Increasing Protection Against Sexual Harassment at Work
Following the start of the #metoo campaign in 2017 and the high profile cases involving sexual harassment at work allegations including Harvey Weinstein, Phillip Green and the Presidents Club, serious questions have, quite rightly, been asked as to whether there are adequate protections in place to prevent sexual harassment in the workplace.
The Equality Act 2010, makes it clear that sexual harassment in the workplace is against the law but that hasn’t put an end to sexual harassment at work. As such, the Government launched, on 11 July 2019, a much anticipated consultation on sexual harassment in the workplace and how the current protections could be strengthened.
The proposals outlined in the consultation included:
- Reinstating employers liable for harassment of its employees by third parties, e.g. customers or clients. This was a protection that was previously in force but was abolished in 2013 by the Government but it looks like from the proposal it will be returning. Previously, this protection only applied if there had been two known previous occasions of third party harassment – the so called “3 strikes” rule. However, under the proposal, employer liability could be triggered without the need for a previous incident
- Extending sexual harassment protections to volunteers and interns
- Extending the time limits for brining a claim from 3 to 6 months. It would appear that this extension would apply to all claims under the Equality Act 2010 and not just sexual harassment claims; and
- Placing a new legal duty on employers to take all reasonable steps to prevent sexual harassment.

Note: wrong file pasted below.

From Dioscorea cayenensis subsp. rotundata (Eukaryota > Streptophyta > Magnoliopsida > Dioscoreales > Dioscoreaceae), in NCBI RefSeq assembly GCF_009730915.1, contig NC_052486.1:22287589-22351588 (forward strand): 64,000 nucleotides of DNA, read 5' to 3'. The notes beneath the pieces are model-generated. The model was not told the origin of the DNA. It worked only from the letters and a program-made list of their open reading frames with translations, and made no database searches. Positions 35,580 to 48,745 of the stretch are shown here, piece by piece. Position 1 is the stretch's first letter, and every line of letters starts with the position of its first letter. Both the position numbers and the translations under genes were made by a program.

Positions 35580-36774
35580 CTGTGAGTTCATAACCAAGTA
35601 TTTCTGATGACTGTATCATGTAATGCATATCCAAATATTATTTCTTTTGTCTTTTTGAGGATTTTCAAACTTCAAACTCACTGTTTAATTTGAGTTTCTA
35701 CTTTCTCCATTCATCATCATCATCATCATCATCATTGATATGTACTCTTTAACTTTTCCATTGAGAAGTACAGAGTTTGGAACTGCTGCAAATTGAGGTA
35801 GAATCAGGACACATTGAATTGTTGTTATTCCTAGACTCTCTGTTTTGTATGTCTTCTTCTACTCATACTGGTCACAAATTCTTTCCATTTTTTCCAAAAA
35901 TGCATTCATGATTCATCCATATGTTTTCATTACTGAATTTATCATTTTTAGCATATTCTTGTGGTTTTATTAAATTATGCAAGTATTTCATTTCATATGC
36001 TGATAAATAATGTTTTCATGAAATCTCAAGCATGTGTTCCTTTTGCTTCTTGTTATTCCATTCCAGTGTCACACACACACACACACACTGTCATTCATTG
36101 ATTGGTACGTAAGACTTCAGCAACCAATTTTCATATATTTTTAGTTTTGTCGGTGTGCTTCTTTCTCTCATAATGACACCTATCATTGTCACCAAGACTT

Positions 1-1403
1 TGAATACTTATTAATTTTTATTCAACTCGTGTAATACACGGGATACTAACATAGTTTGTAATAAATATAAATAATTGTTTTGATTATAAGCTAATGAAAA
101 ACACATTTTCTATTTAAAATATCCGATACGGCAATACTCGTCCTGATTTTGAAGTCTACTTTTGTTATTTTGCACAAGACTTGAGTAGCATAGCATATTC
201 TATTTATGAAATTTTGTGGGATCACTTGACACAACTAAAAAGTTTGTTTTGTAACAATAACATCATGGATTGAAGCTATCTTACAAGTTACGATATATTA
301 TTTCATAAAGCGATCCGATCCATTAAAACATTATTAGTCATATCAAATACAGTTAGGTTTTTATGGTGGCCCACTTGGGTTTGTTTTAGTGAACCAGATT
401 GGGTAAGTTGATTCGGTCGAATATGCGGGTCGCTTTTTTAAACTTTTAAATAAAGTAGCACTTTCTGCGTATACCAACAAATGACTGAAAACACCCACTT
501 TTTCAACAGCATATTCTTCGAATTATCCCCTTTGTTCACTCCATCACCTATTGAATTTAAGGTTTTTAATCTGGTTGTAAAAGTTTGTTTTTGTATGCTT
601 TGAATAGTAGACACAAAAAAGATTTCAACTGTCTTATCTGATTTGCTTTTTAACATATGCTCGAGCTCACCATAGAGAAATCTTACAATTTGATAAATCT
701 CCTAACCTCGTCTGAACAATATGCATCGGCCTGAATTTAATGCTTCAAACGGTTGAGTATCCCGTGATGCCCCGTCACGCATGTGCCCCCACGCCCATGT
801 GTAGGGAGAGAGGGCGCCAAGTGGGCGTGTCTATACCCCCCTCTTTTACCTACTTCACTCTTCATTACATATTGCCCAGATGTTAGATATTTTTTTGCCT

Concrete changes are still a little way off with consultation closing on 2 October 2019. However, it does appear that there is no real momentum to make these changes.
In the meantime, employers are remined that they can still be vicariously liable for acts of harassment and victimisation carried out by their employees in the course of their employment. In order to defend such claims, employers need to show that they took “all reasonable steps” to prevent their employees acting in this way. My experience is that this can be a high hurdle for employers to overcome. Simply having a bullying and harassment policy that sits on the shelf is not enough. Employers need to take positive steps such a providing training for managers to establish the defence. In light of the consultation, employers would be well advised to review what they are doing to show that they are taking these reasonable steps to prevent sexual harassment in their workplace.
If you require further information on what steps your organisation should be taking to implement an effective anti-harassment culture, please contact Matt Jenkin.